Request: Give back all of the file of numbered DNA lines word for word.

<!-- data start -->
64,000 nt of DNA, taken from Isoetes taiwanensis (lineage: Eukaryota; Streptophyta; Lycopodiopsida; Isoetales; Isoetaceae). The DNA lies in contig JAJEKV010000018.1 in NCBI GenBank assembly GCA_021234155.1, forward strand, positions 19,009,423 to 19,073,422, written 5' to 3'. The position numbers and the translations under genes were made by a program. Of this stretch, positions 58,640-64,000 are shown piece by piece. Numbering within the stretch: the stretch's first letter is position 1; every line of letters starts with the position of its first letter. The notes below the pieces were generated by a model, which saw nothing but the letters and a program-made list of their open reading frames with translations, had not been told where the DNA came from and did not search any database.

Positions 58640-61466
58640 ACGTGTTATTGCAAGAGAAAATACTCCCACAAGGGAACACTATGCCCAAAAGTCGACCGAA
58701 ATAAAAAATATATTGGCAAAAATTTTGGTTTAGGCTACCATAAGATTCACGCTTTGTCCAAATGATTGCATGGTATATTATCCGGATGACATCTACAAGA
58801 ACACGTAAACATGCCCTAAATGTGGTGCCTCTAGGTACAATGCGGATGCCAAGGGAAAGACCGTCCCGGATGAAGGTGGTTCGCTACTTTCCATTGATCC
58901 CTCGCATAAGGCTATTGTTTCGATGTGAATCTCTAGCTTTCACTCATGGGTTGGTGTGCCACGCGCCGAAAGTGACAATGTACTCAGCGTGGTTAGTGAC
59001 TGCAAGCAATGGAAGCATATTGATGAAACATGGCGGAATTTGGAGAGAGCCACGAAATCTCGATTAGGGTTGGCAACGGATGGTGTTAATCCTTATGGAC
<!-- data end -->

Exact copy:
64,000 nt of DNA, taken from Isoetes taiwanensis (lineage: Eukaryota; Streptophyta; Lycopodiopsida; Isoetales; Isoetaceae). The DNA lies in contig JAJEKV010000018.1 in NCBI GenBank assembly GCA_021234155.1, forward strand, positions 19,009,423 to 19,073,422, written 5' to 3'. The position numbers and the translations under genes were made by a program. Of this stretch, positions 58,640-64,000 are shown piece by piece. Numbering within the stretch: the stretch's first letter is position 1; every line of letters starts with the position of its first letter. The notes below the pieces were generated by a model, which saw nothing but the letters and a program-made list of their open reading frames with translations, had not been told where the DNA came from and did not search any database.

Positions 58640-61466
58640 ACGTGTTATTGCAAGAGAAAATACTCCCACAAGGGAACACTATGCCCAAAAGTCGACCGAA
58701 ATAAAAAATATATTGGCAAAAATTTTGGTTTAGGCTACCATAAGATTCACGCTTTGTCCAAATGATTGCATGGTATATTATCCGGATGACATCTACAAGA
58801 ACACGTAAACATGCCCTAAATGTGGTGCCTCTAGGTACAATGCGGATGCCAAGGGAAAGACCGTCCCGGATGAAGGTGGTTCGCTACTTTCCATTGATCC
58901 CTCGCATAAGGCTATTGTTTCGATGTGAATCTCTAGCTTTCACTCATGGGTTGGTGTGCCACGCGCCGAAAGTGACAATGTACTCAGCGTGGTTAGTGAC
59001 TGCAAGCAATGGAAGCATATTGATGAAACATGGCGGAATTTGGAGAGAGCCACGAAATCTCGATTAGGGTTGGCAACGGATGGTGTTAATCCTTATGGAC